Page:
Scrap Tires

Stockpiles of scrap tires have been reduced by 81 percent since 1990.

Sixty Percent of the Rubber consumed in the United States is used to make tires. Raw materials used to make tires include rubber (41 percent), carbon black (28 percent), steel (15 percent) and other materials (16 percent).

In 2006, 306 million new tires were shipped for use by cars and trucks. Of these, 244 million (80 percent) were for passenger cars and 62 million (20 percent) were for trucks. In addition, 60 million (20 percent) were “original equipment” tires and 246 million (80 percent) were replacements for used tires.

In 2005, 299.6 million scrap tires were generated. Two-thirds were from passenger cars, and the remainder came from trucks, heavy equipment, aircraft, off-road and scrapped vehicles.

Scrap tires present unique recycling and disposal challenges because they are heavy, bulky and are made from a variety of materials. Three of every five recovered scrap tires are used as tire-derived fuel (TDF), which is a low-sulfur, high-heating value fuel. Scrap tires can be recycled as whole or split tires, or as crumb (ground) or shredded rubber. Whole tires are used for artificial reefs and playground equipment; split tires for floor mats, belts, and dock bumpers; crumb rubber for mudguards, carpet padding, tracks and athletic surfaces, and rubberized asphalt; shredded tires for road embankment or roadfill material.

Chaz Miller is state programs director for the National Solid Wastes Management Association, Washington, D.C. E-mail the author at:


“Municipal Solid Waste Generation, Recycling, and Disposal in the United States: Facts and Figures for 2006,” Office of Solid Waste,

“U.S. Scrap Tire Markets 2005,” Rubber Manufacturers Association,

Tire Retread Information Bureau,

*Data is from 2006 EPA estimates.

Scrap Tires Municipal Solid Waste (MSW) Facts:


  • 3.9 million tons, or 1.6% by weight.*

  • One scrap tire per person, per year.

  • A car scrap tire weighs 20 pounds (lbs.).

  • A truck scrap tire weighs 100 lbs.

  • A steel-belted radial car tire has 2.5 lbs. of steel.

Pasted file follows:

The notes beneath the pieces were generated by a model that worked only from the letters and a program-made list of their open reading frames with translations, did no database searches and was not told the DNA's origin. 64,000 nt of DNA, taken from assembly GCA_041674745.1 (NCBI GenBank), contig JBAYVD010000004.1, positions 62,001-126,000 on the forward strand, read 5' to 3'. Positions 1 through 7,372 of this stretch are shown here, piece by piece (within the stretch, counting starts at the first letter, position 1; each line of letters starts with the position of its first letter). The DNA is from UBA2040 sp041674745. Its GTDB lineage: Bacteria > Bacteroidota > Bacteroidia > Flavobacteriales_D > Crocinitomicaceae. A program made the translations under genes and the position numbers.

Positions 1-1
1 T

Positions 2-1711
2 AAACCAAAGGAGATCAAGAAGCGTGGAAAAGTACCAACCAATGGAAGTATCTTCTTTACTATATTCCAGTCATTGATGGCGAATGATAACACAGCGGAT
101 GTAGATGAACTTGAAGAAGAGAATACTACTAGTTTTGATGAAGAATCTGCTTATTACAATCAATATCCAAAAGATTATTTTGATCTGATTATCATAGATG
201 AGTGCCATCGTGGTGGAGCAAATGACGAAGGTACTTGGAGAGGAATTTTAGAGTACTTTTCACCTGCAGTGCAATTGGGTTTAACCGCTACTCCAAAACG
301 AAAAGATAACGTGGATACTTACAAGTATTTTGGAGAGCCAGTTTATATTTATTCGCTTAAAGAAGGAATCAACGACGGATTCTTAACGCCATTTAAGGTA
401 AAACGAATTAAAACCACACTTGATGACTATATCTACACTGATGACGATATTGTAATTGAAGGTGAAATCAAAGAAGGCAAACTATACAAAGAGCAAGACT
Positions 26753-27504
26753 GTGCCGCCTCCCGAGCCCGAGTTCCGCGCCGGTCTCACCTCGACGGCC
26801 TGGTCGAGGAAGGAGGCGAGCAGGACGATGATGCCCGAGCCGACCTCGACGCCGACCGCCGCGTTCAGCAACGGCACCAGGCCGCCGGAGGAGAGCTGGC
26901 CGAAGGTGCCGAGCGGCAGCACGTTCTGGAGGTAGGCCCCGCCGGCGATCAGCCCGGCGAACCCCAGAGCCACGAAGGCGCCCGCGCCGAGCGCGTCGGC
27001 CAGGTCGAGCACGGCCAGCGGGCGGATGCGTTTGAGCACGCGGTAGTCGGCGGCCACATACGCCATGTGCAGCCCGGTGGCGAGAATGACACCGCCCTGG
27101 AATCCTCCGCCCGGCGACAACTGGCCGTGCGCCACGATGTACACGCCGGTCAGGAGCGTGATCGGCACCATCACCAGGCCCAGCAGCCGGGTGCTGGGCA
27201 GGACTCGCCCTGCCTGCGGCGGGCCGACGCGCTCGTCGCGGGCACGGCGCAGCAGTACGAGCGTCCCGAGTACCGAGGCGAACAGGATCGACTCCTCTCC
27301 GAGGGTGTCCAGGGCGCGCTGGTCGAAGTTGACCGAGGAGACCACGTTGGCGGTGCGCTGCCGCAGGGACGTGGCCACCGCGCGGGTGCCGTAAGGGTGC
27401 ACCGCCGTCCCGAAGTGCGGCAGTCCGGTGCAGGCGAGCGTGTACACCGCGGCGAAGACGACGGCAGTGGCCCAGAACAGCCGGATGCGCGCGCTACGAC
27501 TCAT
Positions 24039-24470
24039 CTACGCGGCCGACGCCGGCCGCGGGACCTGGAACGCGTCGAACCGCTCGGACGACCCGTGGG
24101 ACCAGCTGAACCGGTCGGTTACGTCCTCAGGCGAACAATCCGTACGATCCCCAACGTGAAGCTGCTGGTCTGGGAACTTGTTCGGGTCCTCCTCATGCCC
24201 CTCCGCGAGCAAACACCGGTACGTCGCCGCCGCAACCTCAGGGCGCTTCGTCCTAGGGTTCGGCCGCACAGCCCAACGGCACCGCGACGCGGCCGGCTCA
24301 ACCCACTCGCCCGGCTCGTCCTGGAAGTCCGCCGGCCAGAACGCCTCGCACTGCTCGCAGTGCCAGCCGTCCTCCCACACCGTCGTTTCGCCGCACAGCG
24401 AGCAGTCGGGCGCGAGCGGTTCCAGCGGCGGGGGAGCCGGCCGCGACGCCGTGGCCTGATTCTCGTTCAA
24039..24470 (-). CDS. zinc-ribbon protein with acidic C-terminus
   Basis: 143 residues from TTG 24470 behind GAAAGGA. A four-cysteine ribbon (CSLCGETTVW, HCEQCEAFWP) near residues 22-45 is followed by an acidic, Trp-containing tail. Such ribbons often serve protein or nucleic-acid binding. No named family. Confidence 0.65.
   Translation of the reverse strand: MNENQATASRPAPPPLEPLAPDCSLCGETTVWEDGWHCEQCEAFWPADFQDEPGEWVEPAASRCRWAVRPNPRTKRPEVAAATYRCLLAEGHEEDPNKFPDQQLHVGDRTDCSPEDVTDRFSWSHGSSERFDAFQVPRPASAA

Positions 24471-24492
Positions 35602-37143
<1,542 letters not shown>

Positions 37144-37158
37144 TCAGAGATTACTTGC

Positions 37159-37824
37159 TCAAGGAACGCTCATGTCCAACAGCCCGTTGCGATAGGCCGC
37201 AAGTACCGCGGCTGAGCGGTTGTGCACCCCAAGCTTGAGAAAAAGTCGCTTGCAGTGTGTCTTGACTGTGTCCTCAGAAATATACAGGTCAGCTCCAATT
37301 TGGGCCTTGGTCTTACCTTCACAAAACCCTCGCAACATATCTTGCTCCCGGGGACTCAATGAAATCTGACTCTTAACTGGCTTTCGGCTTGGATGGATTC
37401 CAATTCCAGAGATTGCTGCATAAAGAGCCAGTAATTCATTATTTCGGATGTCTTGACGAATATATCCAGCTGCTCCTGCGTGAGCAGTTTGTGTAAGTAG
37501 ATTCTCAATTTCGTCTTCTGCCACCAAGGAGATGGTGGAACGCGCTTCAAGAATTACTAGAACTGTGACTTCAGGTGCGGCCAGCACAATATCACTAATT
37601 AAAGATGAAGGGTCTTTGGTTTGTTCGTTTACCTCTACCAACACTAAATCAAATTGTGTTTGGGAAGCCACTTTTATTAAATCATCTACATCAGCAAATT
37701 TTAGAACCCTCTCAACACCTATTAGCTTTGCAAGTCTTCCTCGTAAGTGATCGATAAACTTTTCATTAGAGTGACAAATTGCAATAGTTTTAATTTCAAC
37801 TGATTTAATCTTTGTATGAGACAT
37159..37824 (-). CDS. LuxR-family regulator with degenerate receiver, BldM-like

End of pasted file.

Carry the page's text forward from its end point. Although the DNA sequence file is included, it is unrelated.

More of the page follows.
• 1.36 million tons, or 34.9% recycling rate.*

  • 259.2 million tires for an 86.6% recovery rate (2005 industry figures).

Recycled Content:

  • New tires can have a small amount of recycled rubber.

  • Retreads contain 75% recycled content.


  • Shredded tire chips can be used as a bulking agent in composting wastewater treatment sludge.

Burned or Landfilled:

  • 2.54 million tons, or 1.5% of discarded MSW by weight.*

  • 15,000 Btus per pound, slightly higher than coal.

  • Unlandfilled scrap tires can be a mosquito breeding area.

  • If landfilled tires fail to compress, they can rise up and resurface.

  • 31 states ban whole tires from landfills and 12 states ban all scrap tires from landfills.

Scrap Tire Stockpiles:

  • 188 million scrap tires remain in stockpiles, an 81% reduction since 1990.


  • EPA landfill volume data does not include tires.

Source Reduction:

  • Rotate and balance tires every 6,000 miles, and keep at their recommended air pressure levels to ensure longer life.

  • 16.3 million tire casings retreaded in 2005.

Scrap Tire Markets:

  • 60% of recovered tires go to tire derived fuel (TDF).

  • Civil engineering (20%) and ground rubber (14%) are the next largest markets.

Scrap Tire Market Specifications:

  • Each market has its own specifications.

Scrap Tire Value:

  • Generators usually pay a tip fee.

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